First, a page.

Slava Novorossiya

Slava Novorossiya

Wednesday, June 11, 2014



Cannibalism, Brazil. Engraving by Theodor de Bry for Hans Staden's account of his 1557 captivity.

Cannibalism (from Caníbales, the Spanish name for the Caribs, a West Indies tribe formerly well known for practicing cannibalism) is the act or practice of humans eating the flesh or internal organs of other human beings. It is also called anthropophagy. A person who practices cannibalism is called a cannibal. The expression "cannibalism" has been extended into zoology to mean one individual of a species consuming all or part of another individual of the same species as food, including sexual cannibalism.

The Island Carib people of the Lesser Antilles, from whom the word cannibalism derives, acquired a long-standing reputation as cannibals following the recording of their legends in the 17th century. Some controversy exists over the accuracy of these legends and the prevalence of actual cannibalism in the culture. Cannibalism was widespread in the past among humans in many parts of the world, continuing into the 19th century in some isolated South Pacific cultures, and to the present day in parts of tropical Africa. In a few cases in insular Melanesia, indigenous flesh-markets existed. Fiji was once known as the 'Cannibal Isles'. Cannibalism has been well documented around the world, from Fiji to the Amazon Basin to the Congo to Māori New Zealand. Neanderthals are believed to have practiced cannibalism, and Neanderthals may have been eaten by anatomically modern humans.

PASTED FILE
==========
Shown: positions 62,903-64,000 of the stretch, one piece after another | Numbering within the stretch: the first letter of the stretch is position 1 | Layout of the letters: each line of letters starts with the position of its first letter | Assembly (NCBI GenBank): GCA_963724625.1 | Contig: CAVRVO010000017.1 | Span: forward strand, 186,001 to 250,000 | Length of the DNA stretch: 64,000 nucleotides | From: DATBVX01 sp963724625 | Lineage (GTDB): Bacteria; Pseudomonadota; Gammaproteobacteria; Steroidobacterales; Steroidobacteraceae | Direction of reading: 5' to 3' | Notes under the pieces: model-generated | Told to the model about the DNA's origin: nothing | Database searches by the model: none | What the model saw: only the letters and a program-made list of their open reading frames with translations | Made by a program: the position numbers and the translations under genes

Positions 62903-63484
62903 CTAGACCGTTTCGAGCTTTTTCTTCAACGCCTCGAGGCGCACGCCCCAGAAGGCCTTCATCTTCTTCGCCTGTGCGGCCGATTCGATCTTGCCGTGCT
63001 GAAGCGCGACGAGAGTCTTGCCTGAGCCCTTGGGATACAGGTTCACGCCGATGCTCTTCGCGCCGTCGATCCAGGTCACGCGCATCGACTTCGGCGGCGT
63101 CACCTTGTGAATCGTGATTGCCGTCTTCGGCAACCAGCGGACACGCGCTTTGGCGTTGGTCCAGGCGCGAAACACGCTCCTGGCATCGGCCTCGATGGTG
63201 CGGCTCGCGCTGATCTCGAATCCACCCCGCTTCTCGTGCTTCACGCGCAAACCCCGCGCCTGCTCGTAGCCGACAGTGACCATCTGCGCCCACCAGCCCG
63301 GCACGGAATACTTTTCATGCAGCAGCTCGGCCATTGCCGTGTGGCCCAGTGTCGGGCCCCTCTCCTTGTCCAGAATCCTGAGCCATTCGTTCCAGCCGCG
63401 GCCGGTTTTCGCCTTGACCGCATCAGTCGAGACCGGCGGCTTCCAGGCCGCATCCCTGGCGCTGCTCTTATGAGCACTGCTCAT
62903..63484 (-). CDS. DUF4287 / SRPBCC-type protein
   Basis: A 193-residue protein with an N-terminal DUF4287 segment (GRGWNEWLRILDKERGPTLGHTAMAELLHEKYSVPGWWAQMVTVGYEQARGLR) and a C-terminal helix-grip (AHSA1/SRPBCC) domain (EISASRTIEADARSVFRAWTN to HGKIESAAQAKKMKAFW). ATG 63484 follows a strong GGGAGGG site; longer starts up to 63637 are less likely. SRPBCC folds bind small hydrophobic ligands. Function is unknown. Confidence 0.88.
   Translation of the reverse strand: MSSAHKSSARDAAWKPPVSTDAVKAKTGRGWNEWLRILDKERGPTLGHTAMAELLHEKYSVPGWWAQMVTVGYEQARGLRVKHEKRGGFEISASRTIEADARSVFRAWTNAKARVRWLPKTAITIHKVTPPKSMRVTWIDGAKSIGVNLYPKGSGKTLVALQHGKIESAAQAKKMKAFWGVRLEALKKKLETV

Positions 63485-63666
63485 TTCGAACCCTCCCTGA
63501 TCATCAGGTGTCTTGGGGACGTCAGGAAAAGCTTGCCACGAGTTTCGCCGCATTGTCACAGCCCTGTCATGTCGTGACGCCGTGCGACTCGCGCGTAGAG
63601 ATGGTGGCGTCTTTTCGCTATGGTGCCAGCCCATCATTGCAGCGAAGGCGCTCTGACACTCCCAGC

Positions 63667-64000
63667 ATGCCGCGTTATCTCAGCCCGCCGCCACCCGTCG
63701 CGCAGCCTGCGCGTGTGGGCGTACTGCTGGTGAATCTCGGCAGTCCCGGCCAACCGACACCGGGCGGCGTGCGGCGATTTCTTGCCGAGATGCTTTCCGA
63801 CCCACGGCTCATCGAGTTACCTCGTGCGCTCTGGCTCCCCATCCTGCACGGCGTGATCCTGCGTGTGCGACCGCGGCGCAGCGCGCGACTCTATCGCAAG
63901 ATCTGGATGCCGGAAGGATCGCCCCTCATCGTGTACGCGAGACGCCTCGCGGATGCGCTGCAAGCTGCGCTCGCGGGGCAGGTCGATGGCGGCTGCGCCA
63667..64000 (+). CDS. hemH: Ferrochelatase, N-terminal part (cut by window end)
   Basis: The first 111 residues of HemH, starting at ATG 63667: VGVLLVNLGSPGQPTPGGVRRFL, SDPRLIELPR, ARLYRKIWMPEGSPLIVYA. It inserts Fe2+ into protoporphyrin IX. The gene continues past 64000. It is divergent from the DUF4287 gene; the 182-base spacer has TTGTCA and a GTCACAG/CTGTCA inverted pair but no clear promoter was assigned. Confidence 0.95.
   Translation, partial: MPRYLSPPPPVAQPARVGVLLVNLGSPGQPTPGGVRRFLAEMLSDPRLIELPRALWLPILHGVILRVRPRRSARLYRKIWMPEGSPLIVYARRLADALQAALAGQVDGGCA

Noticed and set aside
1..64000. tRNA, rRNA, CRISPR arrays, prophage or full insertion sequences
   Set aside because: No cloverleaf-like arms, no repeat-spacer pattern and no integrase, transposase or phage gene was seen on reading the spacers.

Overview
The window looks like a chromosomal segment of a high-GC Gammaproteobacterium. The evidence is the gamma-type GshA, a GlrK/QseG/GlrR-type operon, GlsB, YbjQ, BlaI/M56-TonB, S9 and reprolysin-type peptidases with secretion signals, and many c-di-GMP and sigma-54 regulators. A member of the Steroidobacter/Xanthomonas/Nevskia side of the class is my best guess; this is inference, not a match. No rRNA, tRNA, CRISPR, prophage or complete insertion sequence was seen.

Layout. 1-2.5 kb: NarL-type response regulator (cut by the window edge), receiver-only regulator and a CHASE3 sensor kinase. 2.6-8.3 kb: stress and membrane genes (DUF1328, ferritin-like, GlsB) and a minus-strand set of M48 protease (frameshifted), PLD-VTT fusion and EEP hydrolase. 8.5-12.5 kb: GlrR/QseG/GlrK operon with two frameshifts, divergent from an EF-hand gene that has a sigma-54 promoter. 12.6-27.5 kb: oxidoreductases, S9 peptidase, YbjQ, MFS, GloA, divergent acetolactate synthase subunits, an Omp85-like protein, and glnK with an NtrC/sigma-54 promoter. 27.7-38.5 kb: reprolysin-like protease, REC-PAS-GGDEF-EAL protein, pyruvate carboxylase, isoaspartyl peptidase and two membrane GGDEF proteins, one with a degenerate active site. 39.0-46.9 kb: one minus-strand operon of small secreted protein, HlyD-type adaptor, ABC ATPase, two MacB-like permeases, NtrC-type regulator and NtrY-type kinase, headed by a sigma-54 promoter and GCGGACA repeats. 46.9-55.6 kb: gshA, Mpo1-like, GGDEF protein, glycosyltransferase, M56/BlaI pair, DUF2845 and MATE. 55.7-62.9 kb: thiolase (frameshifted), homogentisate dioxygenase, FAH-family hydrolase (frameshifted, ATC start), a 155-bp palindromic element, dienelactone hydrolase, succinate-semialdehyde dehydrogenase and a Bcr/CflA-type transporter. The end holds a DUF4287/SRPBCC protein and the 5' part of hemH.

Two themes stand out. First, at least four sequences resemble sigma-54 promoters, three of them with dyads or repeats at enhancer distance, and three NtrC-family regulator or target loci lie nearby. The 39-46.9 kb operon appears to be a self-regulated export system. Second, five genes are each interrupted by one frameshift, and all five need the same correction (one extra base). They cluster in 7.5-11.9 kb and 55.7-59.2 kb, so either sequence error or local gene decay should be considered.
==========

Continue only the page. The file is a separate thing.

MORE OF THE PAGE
Cannibalism has recently been both practiced and fiercely condemned in several wars, especially in Liberia and Congo. As of 2006, the Korowai were one of very few tribes still believed to eat human flesh as a cultural practice. It is also still known to be practiced as a ritual and in war in various Melanesian tribes. Historically, allegations of cannibalism were used by the colonial powers as a tool of empire to justify the subjugation of what were seen as primitive peoples. Cannibalism has been said to test the bounds of cultural relativism as it challenges anthropologists "to define what is or is not beyond the pale of acceptable human behavior".

Cannibalism has been occasionally practiced as a last resort by people suffering from famine, including in modern times. A famous example is the ill-fated Westward expedition of the Donner Party, and more recently the crash of Uruguayan Air Force Flight 571, after which some survivors ate the bodies of dead passengers. Also, some mentally ill people obsess about eating others and actually do so, such as Jeffrey Dahmer and Albert Fish. There is resistance to formally labeling cannibalism as a mental disorder.

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